A 69-year-old woman was diagnosed as having metastatic pancreatic cancer. She had a history of type 2 diabetes mellitus, which was diagnosed 7 years earlier. Initially, her diabetes was controlled by strict adherence to a healthy lifestyle. For example, she had stopped eating ice cream, which she was very fond of. Two years prior to the cancer diagnosis, she had started metformin therapy, and hemoglobin A1c level measurements of 6.8% were achieved.
She was treated with palliative chemotherapy, and during each cycle she received dexamethasone to reduce associated nausea. During the first 2 cycles, her blood glucose level rose as high as 288 mg/dL (to convert to millimoles per liter, multiply by 0.0555), for which she received short-acting insulin.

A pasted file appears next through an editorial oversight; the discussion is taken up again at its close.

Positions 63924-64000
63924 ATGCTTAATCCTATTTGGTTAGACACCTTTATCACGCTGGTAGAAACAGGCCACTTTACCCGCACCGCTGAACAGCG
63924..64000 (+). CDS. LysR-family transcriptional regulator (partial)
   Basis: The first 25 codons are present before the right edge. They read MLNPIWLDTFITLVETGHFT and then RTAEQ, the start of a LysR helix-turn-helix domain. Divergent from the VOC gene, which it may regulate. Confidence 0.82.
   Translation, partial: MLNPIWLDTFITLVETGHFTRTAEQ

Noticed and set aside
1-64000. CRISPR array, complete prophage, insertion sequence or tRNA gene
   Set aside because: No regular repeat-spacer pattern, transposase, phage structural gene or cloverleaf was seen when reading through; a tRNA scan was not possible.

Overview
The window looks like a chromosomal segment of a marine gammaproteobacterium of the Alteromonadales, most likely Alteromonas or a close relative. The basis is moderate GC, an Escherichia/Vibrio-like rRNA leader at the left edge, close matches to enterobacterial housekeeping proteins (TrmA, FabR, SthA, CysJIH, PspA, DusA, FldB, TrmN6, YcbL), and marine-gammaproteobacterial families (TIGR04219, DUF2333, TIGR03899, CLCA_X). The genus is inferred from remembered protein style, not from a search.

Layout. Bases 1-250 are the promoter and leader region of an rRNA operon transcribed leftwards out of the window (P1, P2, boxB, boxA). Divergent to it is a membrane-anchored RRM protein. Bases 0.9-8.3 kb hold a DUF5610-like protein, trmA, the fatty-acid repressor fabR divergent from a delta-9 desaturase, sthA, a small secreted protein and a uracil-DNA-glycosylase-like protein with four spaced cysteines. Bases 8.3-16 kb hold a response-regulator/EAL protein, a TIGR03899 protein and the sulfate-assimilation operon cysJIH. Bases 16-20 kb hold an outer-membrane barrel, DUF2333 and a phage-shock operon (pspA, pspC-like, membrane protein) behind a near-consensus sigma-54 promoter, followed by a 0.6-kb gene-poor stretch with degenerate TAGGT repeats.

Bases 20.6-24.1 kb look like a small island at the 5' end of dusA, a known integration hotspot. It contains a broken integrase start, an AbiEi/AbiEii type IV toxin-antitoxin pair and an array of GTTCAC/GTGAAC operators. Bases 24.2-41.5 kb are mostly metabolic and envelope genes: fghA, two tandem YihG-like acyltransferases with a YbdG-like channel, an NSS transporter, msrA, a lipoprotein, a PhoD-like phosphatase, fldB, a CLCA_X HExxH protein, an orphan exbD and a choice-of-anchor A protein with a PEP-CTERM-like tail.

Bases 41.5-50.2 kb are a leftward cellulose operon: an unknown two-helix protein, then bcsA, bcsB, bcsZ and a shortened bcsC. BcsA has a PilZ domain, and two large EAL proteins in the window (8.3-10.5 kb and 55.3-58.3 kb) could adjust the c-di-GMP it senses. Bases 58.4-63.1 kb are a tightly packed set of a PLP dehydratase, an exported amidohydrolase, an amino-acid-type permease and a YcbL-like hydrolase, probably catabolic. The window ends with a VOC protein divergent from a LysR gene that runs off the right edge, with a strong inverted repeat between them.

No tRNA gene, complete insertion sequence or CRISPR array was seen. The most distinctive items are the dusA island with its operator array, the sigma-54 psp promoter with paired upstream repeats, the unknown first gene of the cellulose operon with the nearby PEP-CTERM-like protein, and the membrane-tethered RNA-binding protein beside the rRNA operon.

Geijteman ECT, van Gelder T, van Zuylen L. Sense and Nonsense of Treatment of Comorbid Diseases in Terminally Ill Patients. JAMA Intern Med. 2015;175(3):346. doi:10.1001/jamainternmed.2014.7592
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